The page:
A new chief superintendent’s post has been established to oversee the new Child Protection, Domestic Violence and Human Exploitation Unit.
The commissioner said the placement of new officers in these new roles meant they would develop the skills and capacity needed to bring about the planned reforms across the force.
“Along with other key elements of the transformation plan, these changes will help deliver a victim-centred, community-focused police service that seeks to prevent crime in the first instance and then, when it does occur, investigates it professionally and thoroughly,” she said.
Michael D Higgins says Irish job insecurity fears needs to be addressed
Irish president stresses need to help those in precarious employment during RCSI lecture
President Michael D Higgins said the fears and aspirations of those trapped in chronic job insecurity must be addressed during his Edward Phelan lecture at RCSI.
Large swathes of the active populations of European countries are trapped in chronic job insecurity and their fears and aspirations need to be addressed, PresidentMichael D Higgins has said.
Delivering the Edward Phelan lecture at the Royal College of Surgeons in Ireland (RCSI), he said a new class of people with precarious employment, sometimes known as a “precariat”, had emerged from the most recent period of globalisation.
“Unlike the proletariat – the industrial working class on which social democracy was built – the precariat is defined by partial involvement in labour combined with extensive ‘work-for-labour’, that is, a growing array of unremunerated activities, often internships of various sorts, that are required to get access to remunerated jobs.”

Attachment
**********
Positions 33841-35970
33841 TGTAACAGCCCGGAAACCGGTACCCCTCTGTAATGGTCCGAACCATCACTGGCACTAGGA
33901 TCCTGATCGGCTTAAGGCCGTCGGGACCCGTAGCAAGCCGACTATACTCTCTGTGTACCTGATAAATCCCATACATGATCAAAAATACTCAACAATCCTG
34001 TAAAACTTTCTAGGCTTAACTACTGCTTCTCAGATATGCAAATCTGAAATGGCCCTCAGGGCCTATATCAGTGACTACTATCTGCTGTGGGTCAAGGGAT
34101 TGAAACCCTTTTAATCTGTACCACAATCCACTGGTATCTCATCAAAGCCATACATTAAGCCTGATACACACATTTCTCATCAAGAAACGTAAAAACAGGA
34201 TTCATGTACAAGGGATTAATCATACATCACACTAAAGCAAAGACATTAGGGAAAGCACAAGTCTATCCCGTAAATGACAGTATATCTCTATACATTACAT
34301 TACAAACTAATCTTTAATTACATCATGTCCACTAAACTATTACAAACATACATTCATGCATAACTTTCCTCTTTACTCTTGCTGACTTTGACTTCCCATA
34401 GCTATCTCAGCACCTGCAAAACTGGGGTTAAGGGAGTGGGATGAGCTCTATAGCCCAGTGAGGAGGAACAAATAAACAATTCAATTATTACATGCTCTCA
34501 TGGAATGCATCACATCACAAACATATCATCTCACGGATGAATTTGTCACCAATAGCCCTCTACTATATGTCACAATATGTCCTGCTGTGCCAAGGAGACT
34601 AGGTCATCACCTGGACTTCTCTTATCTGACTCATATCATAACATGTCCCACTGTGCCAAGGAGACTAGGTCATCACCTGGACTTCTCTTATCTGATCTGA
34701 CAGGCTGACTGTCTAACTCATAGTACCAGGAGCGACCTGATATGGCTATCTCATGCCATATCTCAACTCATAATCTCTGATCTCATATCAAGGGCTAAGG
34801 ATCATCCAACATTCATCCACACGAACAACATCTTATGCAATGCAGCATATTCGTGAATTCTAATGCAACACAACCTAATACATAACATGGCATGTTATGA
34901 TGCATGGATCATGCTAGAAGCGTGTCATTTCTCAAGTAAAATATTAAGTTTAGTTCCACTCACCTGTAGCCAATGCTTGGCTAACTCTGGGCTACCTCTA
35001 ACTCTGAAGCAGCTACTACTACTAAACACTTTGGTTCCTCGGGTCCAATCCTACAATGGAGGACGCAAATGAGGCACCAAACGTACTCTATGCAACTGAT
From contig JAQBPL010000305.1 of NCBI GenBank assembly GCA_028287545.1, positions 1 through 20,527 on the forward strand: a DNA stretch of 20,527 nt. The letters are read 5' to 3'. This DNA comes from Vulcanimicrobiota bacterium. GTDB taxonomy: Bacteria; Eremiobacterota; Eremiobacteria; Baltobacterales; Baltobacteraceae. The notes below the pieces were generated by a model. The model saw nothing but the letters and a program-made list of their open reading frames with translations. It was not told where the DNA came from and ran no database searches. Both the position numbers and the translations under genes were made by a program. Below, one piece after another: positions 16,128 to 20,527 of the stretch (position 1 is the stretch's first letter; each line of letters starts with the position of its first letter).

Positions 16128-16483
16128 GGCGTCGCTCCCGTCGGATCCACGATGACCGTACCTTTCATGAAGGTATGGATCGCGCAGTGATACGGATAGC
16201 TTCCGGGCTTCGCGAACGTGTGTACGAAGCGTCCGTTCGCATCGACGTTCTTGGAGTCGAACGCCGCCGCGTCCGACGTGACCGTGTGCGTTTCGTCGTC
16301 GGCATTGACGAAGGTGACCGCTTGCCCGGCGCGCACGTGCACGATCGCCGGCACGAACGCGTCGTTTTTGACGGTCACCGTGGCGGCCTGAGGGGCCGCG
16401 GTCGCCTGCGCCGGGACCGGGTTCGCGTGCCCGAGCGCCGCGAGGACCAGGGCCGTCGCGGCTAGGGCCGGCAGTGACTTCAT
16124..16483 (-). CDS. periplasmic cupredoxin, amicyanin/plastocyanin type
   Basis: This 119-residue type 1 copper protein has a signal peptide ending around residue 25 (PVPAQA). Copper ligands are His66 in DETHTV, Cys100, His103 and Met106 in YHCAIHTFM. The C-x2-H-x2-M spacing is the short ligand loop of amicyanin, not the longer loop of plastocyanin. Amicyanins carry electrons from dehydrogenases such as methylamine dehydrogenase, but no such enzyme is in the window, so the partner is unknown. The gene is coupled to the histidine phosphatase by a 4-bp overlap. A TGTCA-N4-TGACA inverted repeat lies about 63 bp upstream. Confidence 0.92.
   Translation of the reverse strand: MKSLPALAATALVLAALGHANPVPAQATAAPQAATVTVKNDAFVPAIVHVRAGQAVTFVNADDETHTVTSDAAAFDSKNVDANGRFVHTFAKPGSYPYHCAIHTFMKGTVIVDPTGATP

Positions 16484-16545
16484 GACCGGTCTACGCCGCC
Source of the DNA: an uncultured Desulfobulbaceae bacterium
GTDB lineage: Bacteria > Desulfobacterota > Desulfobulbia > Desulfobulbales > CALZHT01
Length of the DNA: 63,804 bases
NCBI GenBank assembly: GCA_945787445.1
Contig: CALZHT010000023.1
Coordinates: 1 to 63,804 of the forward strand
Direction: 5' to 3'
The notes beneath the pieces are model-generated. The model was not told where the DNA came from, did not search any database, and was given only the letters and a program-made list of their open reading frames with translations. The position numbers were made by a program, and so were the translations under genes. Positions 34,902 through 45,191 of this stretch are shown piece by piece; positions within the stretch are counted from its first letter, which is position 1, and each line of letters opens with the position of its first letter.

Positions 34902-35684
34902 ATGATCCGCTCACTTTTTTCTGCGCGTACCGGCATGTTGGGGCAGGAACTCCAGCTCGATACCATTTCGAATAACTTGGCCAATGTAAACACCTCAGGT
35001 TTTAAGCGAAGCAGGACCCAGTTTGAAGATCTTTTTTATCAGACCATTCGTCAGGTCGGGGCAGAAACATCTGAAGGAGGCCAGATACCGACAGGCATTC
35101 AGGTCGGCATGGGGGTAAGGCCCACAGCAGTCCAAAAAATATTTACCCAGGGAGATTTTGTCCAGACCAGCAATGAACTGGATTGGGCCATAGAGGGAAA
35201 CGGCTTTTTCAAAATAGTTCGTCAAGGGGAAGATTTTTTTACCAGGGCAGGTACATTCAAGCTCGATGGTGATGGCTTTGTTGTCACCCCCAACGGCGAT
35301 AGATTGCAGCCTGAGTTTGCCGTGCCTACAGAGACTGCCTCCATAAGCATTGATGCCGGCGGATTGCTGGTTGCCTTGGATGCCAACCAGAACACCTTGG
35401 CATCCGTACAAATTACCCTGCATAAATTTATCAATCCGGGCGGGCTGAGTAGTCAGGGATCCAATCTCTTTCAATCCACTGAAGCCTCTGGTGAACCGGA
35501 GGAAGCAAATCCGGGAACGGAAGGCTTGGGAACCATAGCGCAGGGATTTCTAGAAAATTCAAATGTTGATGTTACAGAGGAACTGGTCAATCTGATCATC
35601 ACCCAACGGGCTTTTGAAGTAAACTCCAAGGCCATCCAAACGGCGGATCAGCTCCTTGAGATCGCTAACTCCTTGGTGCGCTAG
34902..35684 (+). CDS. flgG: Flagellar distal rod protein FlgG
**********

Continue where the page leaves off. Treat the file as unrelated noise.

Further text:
Mr Higgins said the extension of the “precariat” had been accelerated by the recent financial crisis.
He also maintained that the shift towards precarious employment did not just affect those in low-skilled jobs. He argued that recent analysis of the education sector showed that a considerable volume of teaching and research work was carried out by “temporary lecturers”, “adjunct lecturers”, and so-called “teaching assistants”, who had no job security and must repeatedly resume their exhausting hunt for the next short-term contract.
Mr Higgins said that “responding to the needs, the fears and the aspirations of those citizens among us who do not enjoy security of employment is a defining challenge for our times”.
“It is a task not just for those who claim to represent the most vulnerable in society, but for all democrats, for trade unionists in all sectors, for workers’ representatives on permanent contracts, and for tenured staff in our universities.”
“Were no genuine alternative to be articulated and translated into a plurality of policy options, populist politicians and heinous religious preachers alike will find it easy to exploit the fears and insecurities of precarious workers. This issue lies at the heart of the crisis which confronts European democracy.”
Mr Higgins said we cannot afford to let social cohesion unravel under the combined effects of the commodification of labour and the depoliticisation of economic policy.
“Distinguishing between populist manipulation of the masses and genuine empowerment of the citizenry through the democratic appropriation of debates on economic issues, it is important to affirm forcefully that no single economic paradigm can ever be adequate to address the complexity of our world’s varying contexts and contingencies.
“Decisions in the economic and financial fields should always remain amenable to political debate; they should not be abandoned to the automaticity of rigid fiscal rules, even less so as economists disagree over the theoretical soundness of such rules.